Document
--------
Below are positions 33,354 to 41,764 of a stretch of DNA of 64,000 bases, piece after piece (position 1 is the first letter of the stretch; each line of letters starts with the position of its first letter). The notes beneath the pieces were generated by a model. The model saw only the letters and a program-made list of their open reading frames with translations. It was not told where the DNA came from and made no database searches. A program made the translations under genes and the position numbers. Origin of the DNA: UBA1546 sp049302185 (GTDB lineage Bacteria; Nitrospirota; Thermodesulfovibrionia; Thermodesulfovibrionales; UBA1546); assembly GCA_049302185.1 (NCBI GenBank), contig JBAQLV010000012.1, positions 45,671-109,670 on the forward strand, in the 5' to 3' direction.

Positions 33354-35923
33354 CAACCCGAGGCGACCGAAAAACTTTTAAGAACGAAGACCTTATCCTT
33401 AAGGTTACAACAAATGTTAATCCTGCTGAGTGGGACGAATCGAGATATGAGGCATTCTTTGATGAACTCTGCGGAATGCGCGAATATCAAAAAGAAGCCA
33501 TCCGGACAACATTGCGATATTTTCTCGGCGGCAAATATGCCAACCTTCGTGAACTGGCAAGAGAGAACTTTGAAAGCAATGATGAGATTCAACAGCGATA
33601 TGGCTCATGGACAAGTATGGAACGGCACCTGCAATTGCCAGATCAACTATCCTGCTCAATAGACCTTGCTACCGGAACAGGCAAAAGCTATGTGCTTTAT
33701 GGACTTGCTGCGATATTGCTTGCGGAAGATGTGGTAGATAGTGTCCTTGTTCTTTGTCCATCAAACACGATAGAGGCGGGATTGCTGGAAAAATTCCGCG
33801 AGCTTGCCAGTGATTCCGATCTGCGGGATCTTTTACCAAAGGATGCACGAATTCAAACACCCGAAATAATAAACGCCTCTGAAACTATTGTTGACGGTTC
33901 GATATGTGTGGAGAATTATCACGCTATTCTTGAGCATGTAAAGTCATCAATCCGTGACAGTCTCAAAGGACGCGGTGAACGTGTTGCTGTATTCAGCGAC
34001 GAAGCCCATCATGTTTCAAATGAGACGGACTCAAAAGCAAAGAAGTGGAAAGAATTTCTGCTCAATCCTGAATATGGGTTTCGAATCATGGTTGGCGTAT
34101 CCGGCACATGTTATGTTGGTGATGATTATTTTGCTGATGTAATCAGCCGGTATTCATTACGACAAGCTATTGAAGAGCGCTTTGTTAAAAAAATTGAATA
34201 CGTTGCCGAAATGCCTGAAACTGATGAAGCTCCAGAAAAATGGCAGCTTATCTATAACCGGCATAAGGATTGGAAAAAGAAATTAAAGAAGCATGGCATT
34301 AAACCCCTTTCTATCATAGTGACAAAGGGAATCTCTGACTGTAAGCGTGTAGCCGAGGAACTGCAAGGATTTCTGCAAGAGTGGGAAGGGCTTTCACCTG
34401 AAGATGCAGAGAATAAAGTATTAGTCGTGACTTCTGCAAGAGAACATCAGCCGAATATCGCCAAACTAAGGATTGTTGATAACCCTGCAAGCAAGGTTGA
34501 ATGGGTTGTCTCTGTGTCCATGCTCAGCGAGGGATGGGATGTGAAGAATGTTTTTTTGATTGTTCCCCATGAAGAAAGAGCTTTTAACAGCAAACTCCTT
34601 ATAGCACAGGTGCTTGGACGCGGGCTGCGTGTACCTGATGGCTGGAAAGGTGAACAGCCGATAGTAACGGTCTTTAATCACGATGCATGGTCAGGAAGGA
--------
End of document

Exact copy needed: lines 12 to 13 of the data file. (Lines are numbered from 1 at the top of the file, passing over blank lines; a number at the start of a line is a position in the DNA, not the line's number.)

34201 CGTTGCCGAAATGCCTGAAACTGATGAAGCTCCAGAAAAATGGCAGCTTATCTATAACCGGCATAAGGATTGGAAAAAGAAATTAAAGAAGCATGGCATT
34301 AAACCCCTTTCTATCATAGTGACAAAGGGAATCTCTGACTGTAAGCGTGTAGCCGAGGAACTGCAAGGATTTCTGCAAGAGTGGGAAGGGCTTTCACCTG